With an erotic softness and quiet confidence, the young, fully-nude subjects in I Heart Boy exhibit a willingness to be celebrated by all for their beauty and openness. Posing in the intimacy of their own homes, often in studio apartments in Manhattan’s East Village and Lower East Side, lanky, hairless bodies are posed sensually against the minimalist backgrounds of naturally lit rooms with sparse furnishings.
Welcome to today’s gay ideal of the male nude, an aesthetic with nods to Larry Clark and the 80s underground music scene, and appreciated by the likes of designer Hedi Slimane, American Apparel, and the most popular indie bands from New York, L.A., London, Paris, and Berlin. Yatrofsky’s waif-like men—merely boys just a few years ago, bordering on androgynous, with an occasional tattoo and a bit of punk swagger to match their youthful naiveté—hardly resemble even the shadow of the beefcake of generations past. This is the undressed and carefree look of today’s urban trendsetter—whose style trickles out of the young, creative circles in cities, only to be copied elsewhere tomorrow.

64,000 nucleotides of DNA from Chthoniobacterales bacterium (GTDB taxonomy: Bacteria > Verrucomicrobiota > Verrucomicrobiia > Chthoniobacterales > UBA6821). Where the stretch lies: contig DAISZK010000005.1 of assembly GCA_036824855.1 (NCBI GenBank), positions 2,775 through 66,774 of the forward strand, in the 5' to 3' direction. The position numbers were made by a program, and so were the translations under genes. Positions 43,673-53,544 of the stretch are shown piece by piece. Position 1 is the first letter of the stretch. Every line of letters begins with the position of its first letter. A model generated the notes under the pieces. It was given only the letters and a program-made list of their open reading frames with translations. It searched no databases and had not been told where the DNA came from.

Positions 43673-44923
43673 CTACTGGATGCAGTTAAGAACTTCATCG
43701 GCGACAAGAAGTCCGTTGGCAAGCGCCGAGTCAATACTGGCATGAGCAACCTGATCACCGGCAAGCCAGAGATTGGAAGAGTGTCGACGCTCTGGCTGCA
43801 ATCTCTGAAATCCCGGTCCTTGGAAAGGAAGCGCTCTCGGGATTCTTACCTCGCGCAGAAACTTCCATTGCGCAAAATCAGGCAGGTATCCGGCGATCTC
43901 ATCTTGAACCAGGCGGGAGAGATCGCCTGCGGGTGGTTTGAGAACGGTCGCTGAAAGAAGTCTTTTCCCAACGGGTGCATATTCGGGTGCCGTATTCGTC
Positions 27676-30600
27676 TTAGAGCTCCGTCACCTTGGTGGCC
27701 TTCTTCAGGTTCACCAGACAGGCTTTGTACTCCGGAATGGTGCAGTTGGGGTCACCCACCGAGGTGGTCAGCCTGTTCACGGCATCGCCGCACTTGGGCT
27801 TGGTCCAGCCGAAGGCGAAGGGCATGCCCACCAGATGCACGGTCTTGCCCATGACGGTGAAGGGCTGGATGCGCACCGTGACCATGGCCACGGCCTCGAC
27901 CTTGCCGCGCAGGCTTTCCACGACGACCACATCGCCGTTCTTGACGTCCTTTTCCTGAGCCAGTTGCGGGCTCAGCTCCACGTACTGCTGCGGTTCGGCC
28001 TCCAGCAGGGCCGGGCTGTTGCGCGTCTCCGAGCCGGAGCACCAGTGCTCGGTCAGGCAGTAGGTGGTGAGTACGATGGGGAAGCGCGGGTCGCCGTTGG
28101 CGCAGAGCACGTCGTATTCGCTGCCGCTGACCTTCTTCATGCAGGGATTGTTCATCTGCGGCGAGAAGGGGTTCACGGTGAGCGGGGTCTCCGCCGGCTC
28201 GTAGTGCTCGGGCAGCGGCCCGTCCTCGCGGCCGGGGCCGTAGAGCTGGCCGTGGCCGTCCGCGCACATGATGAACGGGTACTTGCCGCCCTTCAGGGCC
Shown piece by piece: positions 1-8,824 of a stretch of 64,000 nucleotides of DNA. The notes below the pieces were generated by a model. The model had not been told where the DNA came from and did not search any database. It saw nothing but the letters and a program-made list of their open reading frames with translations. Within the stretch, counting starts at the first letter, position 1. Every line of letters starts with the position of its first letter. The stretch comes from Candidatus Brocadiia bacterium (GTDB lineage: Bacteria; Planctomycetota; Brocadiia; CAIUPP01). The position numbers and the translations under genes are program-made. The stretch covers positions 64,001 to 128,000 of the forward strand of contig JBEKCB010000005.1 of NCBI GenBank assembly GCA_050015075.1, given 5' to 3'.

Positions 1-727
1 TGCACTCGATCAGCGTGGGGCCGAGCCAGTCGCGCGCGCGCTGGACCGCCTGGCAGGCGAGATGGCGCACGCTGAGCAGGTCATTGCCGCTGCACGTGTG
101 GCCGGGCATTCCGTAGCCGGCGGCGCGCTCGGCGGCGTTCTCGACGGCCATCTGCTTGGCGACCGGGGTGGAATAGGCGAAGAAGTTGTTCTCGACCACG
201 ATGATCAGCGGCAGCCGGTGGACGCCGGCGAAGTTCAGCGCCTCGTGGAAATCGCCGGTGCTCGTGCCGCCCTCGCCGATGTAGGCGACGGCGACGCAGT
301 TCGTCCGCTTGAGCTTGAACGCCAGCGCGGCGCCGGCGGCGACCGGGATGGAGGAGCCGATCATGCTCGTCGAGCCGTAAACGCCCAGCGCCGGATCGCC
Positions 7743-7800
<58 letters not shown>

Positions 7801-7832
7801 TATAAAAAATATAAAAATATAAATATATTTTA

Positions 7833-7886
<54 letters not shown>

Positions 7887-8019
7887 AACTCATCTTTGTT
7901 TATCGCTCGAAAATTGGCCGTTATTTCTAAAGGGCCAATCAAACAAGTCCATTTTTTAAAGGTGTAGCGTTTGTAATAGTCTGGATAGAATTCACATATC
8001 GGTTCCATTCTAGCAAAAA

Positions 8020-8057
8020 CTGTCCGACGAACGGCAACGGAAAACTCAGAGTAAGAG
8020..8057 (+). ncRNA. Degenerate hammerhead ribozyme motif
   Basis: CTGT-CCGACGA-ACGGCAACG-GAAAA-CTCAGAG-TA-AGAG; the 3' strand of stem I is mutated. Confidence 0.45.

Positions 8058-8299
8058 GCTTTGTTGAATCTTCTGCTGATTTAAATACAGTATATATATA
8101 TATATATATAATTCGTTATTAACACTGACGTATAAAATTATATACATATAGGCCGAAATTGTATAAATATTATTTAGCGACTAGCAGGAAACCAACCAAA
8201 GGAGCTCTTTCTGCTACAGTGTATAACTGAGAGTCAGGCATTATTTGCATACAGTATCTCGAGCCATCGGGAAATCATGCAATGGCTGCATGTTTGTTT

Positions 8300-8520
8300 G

With each photograph, these sexually charged images of male bodies invite the viewer to dwell upon the welcome tenderness of warm skin. Ultimately I Heart Boy is a series of nudity in the purest sense; of being simply bared as human before the world.
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